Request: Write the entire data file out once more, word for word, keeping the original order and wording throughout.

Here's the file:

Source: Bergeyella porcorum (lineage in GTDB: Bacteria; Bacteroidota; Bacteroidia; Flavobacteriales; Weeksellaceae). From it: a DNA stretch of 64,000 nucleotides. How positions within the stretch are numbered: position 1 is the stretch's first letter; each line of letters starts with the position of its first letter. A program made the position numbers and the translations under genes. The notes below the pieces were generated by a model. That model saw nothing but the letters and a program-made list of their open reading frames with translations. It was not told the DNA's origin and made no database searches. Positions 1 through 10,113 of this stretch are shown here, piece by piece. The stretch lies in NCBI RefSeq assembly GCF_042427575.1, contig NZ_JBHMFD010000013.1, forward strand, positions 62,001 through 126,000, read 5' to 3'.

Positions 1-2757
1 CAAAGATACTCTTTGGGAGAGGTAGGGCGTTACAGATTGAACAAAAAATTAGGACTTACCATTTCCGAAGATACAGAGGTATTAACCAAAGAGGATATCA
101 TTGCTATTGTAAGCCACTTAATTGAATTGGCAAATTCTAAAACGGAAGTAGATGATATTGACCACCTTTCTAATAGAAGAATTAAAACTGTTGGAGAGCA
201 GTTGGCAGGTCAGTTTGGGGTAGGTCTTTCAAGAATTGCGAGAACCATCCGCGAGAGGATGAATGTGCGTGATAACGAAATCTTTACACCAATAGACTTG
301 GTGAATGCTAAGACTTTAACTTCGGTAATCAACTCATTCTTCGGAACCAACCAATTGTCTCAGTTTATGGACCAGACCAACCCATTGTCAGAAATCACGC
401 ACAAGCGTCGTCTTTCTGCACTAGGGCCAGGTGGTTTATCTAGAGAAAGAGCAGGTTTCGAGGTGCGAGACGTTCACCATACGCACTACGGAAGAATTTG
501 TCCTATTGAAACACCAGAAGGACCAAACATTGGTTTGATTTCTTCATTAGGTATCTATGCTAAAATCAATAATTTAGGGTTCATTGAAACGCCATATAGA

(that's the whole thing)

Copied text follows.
Source: Bergeyella porcorum (lineage in GTDB: Bacteria; Bacteroidota; Bacteroidia; Flavobacteriales; Weeksellaceae). From it: a DNA stretch of 64,000 nucleotides. How positions within the stretch are numbered: position 1 is the stretch's first letter; each line of letters starts with the position of its first letter. A program made the position numbers and the translations under genes. The notes below the pieces were generated by a model. That model saw nothing but the letters and a program-made list of their open reading frames with translations. It was not told the DNA's origin and made no database searches. Positions 1 through 10,113 of this stretch are shown here, piece by piece. The stretch lies in NCBI RefSeq assembly GCF_042427575.1, contig NZ_JBHMFD010000013.1, forward strand, positions 62,001 through 126,000, read 5' to 3'.

Positions 1-2757
1 CAAAGATACTCTTTGGGAGAGGTAGGGCGTTACAGATTGAACAAAAAATTAGGACTTACCATTTCCGAAGATACAGAGGTATTAACCAAAGAGGATATCA
101 TTGCTATTGTAAGCCACTTAATTGAATTGGCAAATTCTAAAACGGAAGTAGATGATATTGACCACCTTTCTAATAGAAGAATTAAAACTGTTGGAGAGCA
201 GTTGGCAGGTCAGTTTGGGGTAGGTCTTTCAAGAATTGCGAGAACCATCCGCGAGAGGATGAATGTGCGTGATAACGAAATCTTTACACCAATAGACTTG
301 GTGAATGCTAAGACTTTAACTTCGGTAATCAACTCATTCTTCGGAACCAACCAATTGTCTCAGTTTATGGACCAGACCAACCCATTGTCAGAAATCACGC
401 ACAAGCGTCGTCTTTCTGCACTAGGGCCAGGTGGTTTATCTAGAGAAAGAGCAGGTTTCGAGGTGCGAGACGTTCACCATACGCACTACGGAAGAATTTG
501 TCCTATTGAAACACCAGAAGGACCAAACATTGGTTTGATTTCTTCATTAGGTATCTATGCTAAAATCAATAATTTAGGGTTCATTGAAACGCCATATAGA